According to reports, the three-judge panel of the 9th Circuit Court of Appeal upheld the 2019 ruling of a lower court which “granted the estate’s motion to take the dispute to arbitration, as provided by the contract.” The panel acknowledged HBO’s claims that the lawsuit could be “frivolous,” but have decided to leave that judgement to an arbitrator.
“The contract contained a broad arbitration clause that covers claims that HBO disparaged Jackson in violation of ongoing confidentiality obligations,” the three judges said. “We may only identify whether the parties agreed to arbitrate such claims; it is for the arbitrator to decide whether those claims are meritorious.”
The original suit, which dates back to February 2019, saw Jackson’s estate sue HBO for $100 million USD, claiming that it breached a 1992 contract that stated “HBO shall not make any disparaging remarks concerning Performer or any of his representatives, agents, or business practices or do any act that may harm or disparage or cause to lower in esteem the reputation or public image of Performer.” The network giant asserted that this non-disparagement clause is “irrelevant” to the Leaving Neverland suit and that the estate is “seeking to silence victims of sexual abuse.”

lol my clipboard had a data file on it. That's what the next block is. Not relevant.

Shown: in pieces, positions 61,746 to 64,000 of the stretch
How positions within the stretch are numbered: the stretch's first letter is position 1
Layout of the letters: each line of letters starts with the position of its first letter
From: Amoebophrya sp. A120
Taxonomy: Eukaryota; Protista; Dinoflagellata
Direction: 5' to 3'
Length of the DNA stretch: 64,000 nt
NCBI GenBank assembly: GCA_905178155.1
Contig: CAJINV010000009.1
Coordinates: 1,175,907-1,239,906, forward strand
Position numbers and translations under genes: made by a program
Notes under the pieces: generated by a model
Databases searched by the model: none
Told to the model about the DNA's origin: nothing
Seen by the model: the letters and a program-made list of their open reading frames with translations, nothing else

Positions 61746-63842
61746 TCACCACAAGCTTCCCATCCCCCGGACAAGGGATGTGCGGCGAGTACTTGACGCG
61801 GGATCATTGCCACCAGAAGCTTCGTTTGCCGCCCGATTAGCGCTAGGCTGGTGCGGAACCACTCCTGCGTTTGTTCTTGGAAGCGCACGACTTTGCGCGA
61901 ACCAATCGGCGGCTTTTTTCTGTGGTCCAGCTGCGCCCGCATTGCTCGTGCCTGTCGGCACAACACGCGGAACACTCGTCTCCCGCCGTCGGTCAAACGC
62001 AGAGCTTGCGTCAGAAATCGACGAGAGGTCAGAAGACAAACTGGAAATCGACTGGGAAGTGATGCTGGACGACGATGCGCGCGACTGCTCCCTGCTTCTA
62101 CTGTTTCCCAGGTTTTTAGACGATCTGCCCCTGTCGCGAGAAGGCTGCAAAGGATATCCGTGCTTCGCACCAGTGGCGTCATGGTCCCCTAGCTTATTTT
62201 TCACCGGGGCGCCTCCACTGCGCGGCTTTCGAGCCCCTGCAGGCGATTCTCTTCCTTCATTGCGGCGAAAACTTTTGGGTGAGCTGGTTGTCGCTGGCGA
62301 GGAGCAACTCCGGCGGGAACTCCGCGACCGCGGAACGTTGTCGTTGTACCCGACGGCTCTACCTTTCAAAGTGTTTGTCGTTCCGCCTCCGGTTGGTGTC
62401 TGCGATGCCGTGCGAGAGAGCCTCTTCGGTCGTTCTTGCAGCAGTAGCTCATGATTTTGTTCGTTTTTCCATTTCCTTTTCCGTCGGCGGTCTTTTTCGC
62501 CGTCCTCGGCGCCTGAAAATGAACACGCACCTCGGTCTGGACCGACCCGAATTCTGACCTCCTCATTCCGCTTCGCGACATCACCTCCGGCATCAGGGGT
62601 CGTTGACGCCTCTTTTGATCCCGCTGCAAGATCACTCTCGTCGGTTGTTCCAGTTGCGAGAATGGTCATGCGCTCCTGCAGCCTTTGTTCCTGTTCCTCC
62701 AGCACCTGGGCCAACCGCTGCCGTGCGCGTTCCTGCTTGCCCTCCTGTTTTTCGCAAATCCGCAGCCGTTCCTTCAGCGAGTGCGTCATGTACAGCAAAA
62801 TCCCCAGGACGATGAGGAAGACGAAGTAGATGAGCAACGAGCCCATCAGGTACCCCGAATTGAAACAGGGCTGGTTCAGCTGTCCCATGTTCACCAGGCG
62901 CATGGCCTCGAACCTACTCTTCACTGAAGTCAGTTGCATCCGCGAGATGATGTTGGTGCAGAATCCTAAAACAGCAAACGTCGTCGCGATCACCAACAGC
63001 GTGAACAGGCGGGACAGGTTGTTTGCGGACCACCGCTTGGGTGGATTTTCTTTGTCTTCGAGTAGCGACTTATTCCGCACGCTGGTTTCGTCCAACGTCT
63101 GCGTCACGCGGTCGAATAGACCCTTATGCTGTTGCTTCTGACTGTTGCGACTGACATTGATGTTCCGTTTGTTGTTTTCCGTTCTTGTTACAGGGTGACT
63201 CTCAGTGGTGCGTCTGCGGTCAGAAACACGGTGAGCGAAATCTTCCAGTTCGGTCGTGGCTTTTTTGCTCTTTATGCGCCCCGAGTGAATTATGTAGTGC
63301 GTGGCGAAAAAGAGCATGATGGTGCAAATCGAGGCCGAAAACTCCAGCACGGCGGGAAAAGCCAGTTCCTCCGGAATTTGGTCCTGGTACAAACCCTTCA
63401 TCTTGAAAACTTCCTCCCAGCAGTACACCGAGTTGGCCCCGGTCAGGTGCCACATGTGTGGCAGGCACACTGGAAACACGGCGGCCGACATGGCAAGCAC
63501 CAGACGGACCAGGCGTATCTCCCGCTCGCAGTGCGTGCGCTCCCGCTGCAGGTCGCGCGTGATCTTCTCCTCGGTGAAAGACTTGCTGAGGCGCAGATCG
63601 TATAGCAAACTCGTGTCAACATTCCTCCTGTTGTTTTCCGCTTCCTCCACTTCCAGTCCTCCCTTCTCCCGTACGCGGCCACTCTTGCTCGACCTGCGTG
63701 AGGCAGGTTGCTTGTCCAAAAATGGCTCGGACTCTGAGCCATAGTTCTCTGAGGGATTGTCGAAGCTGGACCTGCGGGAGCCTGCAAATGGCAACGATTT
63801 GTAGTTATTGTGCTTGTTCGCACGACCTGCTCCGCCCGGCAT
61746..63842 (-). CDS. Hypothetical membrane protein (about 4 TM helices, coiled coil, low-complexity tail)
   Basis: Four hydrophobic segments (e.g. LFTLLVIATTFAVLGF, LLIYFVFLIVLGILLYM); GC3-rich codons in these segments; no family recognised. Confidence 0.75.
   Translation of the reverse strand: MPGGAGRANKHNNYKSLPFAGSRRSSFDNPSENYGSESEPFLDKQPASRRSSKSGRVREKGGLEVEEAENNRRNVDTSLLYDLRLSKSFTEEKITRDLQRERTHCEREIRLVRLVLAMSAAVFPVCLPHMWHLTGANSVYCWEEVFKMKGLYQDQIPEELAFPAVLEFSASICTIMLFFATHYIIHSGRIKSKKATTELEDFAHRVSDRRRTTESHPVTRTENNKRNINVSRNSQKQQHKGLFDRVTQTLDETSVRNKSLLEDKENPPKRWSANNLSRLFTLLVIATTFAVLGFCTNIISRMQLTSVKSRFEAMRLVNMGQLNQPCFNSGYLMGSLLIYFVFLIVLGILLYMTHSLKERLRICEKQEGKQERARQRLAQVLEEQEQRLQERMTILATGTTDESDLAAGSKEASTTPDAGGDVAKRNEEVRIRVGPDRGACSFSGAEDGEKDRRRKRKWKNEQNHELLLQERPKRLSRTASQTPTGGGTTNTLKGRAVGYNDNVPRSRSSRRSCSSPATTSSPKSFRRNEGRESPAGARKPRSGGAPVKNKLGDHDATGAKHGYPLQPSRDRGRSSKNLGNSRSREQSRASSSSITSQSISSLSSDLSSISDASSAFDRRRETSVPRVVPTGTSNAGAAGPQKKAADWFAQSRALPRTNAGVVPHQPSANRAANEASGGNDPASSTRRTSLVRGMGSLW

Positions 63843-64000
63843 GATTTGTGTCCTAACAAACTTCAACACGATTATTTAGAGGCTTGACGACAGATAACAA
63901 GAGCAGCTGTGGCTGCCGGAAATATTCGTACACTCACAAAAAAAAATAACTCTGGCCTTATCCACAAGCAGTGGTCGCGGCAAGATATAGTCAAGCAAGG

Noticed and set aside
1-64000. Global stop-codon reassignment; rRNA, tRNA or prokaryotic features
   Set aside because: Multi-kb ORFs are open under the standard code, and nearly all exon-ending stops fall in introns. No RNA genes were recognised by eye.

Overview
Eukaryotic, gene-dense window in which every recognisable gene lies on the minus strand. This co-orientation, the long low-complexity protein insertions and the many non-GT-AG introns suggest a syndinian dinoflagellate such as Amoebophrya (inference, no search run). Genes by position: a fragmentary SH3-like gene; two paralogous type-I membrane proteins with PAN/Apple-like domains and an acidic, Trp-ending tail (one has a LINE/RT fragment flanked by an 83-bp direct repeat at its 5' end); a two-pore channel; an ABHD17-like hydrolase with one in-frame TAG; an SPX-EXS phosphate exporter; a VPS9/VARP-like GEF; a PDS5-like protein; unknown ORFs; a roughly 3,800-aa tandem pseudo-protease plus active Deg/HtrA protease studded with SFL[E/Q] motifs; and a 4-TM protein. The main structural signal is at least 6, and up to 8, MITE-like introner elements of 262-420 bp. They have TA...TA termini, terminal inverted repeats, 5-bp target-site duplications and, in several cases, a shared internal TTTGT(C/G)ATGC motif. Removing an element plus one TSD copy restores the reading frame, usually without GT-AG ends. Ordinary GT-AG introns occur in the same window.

HBO’s attorney Theodore Boutrous contended that the 1992 agreement, which referred to the airing of the Michael Jackson in Concert in Bucharest: The Dangerous Tour special, should have expired after both the network and Jackson’s team successfully carried out their responsibilities. HBO argued that it “never intended to grant Jackson and his heirs a veto over anything the network might ever want to say about him,” and was also seeking to avoid arbitration. However, the panel rejected the argument and ruled that “[a]n arbitration clause can still bind the parties, even if the parties fully performed the contract years ago.”
In other music news, Blue Ivy Carter just officially earned her first Grammy nomination.